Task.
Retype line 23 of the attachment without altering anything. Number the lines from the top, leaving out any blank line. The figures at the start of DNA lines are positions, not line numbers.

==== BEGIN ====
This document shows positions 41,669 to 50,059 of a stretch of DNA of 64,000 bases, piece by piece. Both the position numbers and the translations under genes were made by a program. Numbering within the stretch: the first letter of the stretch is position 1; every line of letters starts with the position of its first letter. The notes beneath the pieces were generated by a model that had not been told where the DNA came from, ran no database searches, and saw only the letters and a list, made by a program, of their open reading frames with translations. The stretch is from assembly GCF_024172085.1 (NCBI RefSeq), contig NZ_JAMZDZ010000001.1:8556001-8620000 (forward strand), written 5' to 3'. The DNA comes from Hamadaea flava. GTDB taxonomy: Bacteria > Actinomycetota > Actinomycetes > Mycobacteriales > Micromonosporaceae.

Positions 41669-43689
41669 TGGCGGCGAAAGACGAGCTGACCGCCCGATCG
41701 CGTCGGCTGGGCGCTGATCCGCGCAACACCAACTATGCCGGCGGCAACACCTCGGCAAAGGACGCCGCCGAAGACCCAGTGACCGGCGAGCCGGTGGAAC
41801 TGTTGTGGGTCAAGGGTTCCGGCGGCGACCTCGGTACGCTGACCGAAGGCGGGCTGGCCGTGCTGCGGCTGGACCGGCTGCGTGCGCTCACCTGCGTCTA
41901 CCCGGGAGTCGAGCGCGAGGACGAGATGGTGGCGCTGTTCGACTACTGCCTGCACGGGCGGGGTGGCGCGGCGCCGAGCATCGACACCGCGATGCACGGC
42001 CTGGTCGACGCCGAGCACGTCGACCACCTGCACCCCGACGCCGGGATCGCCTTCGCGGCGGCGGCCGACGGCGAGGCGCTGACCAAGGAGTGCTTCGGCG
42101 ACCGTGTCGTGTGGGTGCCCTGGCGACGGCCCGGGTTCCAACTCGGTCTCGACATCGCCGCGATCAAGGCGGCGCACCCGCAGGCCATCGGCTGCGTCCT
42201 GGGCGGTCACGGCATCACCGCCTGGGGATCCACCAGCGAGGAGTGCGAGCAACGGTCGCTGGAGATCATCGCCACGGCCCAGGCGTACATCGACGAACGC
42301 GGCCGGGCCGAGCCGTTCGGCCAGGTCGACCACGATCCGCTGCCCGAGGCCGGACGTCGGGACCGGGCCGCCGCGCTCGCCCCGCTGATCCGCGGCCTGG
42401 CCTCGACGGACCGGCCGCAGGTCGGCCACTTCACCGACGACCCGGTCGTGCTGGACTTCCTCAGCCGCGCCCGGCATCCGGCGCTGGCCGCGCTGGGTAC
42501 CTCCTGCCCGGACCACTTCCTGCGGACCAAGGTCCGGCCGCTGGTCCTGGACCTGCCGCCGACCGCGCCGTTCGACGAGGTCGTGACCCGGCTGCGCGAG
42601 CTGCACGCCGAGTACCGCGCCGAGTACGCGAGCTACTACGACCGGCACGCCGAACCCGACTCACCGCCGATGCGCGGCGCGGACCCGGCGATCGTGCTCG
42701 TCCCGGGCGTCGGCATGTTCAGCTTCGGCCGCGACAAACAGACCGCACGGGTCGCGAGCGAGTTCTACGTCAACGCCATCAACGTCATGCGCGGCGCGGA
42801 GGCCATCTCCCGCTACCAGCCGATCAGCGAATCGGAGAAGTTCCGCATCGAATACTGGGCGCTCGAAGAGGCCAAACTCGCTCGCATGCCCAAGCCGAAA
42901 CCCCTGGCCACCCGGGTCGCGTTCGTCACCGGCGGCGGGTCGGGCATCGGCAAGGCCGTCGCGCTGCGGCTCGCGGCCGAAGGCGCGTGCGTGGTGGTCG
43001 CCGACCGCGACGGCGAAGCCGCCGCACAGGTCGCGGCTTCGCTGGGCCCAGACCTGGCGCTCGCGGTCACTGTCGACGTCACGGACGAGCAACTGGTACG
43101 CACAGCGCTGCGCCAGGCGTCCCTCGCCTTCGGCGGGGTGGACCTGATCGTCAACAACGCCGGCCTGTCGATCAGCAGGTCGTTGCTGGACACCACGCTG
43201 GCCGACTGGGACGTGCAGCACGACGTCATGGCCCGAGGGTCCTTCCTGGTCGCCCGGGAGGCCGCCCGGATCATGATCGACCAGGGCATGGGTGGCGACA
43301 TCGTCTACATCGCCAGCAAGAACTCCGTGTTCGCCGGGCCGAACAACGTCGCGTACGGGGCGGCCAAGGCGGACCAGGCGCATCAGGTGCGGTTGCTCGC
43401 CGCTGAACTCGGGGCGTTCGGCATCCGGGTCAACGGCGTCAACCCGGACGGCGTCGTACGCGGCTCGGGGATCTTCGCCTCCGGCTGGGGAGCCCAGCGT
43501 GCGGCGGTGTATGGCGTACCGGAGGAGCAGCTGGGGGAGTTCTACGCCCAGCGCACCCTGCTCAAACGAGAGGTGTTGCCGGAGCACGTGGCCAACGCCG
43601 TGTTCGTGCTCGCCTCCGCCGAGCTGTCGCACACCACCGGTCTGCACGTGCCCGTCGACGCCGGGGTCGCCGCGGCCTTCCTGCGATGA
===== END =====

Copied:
43601 TGTTCGTGCTCGCCTCCGCCGAGCTGTCGCACACCACCGGTCTGCACGTGCCCGTCGACGCCGGGGTCGCCGCGGCCTTCCTGCGATGA